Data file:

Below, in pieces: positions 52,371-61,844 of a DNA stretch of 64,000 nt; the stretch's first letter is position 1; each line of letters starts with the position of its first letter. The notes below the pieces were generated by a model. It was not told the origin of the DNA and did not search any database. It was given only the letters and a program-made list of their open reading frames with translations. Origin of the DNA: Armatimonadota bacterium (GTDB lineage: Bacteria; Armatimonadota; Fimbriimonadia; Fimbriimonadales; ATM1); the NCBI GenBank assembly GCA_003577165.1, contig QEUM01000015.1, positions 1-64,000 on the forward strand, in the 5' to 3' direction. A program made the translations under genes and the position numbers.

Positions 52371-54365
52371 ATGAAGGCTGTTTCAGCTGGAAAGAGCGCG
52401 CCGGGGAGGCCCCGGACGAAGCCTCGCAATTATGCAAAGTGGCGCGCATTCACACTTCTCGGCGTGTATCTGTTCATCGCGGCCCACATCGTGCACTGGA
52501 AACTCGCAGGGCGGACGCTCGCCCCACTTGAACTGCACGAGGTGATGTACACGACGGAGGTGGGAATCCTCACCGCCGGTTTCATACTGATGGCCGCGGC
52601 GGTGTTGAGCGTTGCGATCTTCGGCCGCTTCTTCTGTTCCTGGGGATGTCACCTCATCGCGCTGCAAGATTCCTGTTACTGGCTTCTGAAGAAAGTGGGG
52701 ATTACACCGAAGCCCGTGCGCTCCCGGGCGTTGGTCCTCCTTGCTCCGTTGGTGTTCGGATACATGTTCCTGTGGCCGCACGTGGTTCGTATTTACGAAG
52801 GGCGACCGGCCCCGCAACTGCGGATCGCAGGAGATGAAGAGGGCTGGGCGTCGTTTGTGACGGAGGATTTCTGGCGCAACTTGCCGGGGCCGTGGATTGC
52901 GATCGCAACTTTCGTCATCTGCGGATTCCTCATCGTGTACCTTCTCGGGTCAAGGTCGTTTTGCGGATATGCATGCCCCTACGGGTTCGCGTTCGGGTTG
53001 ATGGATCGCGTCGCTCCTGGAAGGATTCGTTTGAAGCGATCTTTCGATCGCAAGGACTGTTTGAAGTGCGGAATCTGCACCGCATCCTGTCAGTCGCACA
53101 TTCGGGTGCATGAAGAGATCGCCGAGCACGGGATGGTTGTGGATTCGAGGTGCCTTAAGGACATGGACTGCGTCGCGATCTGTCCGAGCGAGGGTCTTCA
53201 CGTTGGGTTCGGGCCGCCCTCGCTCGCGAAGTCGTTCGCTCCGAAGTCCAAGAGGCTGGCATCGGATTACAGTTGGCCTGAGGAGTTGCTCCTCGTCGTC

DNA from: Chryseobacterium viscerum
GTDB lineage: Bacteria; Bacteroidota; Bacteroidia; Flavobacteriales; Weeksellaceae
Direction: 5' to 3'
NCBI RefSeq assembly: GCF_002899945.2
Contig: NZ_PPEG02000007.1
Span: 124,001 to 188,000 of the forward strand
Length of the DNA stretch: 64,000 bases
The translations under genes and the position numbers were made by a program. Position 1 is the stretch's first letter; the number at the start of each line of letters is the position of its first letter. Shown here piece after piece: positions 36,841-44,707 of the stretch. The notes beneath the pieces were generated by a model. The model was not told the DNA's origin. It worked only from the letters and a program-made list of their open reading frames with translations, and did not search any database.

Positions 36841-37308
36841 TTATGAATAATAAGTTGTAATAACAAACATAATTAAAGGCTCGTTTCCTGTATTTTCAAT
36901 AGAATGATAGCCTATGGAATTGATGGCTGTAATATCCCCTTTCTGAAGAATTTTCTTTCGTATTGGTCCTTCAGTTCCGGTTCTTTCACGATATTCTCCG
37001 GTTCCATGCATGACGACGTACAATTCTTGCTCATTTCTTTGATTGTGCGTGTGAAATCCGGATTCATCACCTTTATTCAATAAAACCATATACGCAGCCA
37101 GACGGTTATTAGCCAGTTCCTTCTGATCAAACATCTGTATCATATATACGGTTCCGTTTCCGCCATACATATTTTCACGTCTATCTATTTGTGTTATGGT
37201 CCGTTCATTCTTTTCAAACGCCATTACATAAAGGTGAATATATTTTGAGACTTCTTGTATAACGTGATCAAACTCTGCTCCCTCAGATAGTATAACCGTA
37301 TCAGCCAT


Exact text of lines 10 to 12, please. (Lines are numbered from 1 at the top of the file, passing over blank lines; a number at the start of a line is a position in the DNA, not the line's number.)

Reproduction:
53001 ATGGATCGCGTCGCTCCTGGAAGGATTCGTTTGAAGCGATCTTTCGATCGCAAGGACTGTTTGAAGTGCGGAATCTGCACCGCATCCTGTCAGTCGCACA
53101 TTCGGGTGCATGAAGAGATCGCCGAGCACGGGATGGTTGTGGATTCGAGGTGCCTTAAGGACATGGACTGCGTCGCGATCTGTCCGAGCGAGGGTCTTCA
53201 CGTTGGGTTCGGGCCGCCCTCGCTCGCGAAGTCGTTCGCTCCGAAGTCCAAGAGGCTGGCATCGGATTACAGTTGGCCTGAGGAGTTGCTCCTCGTCGTC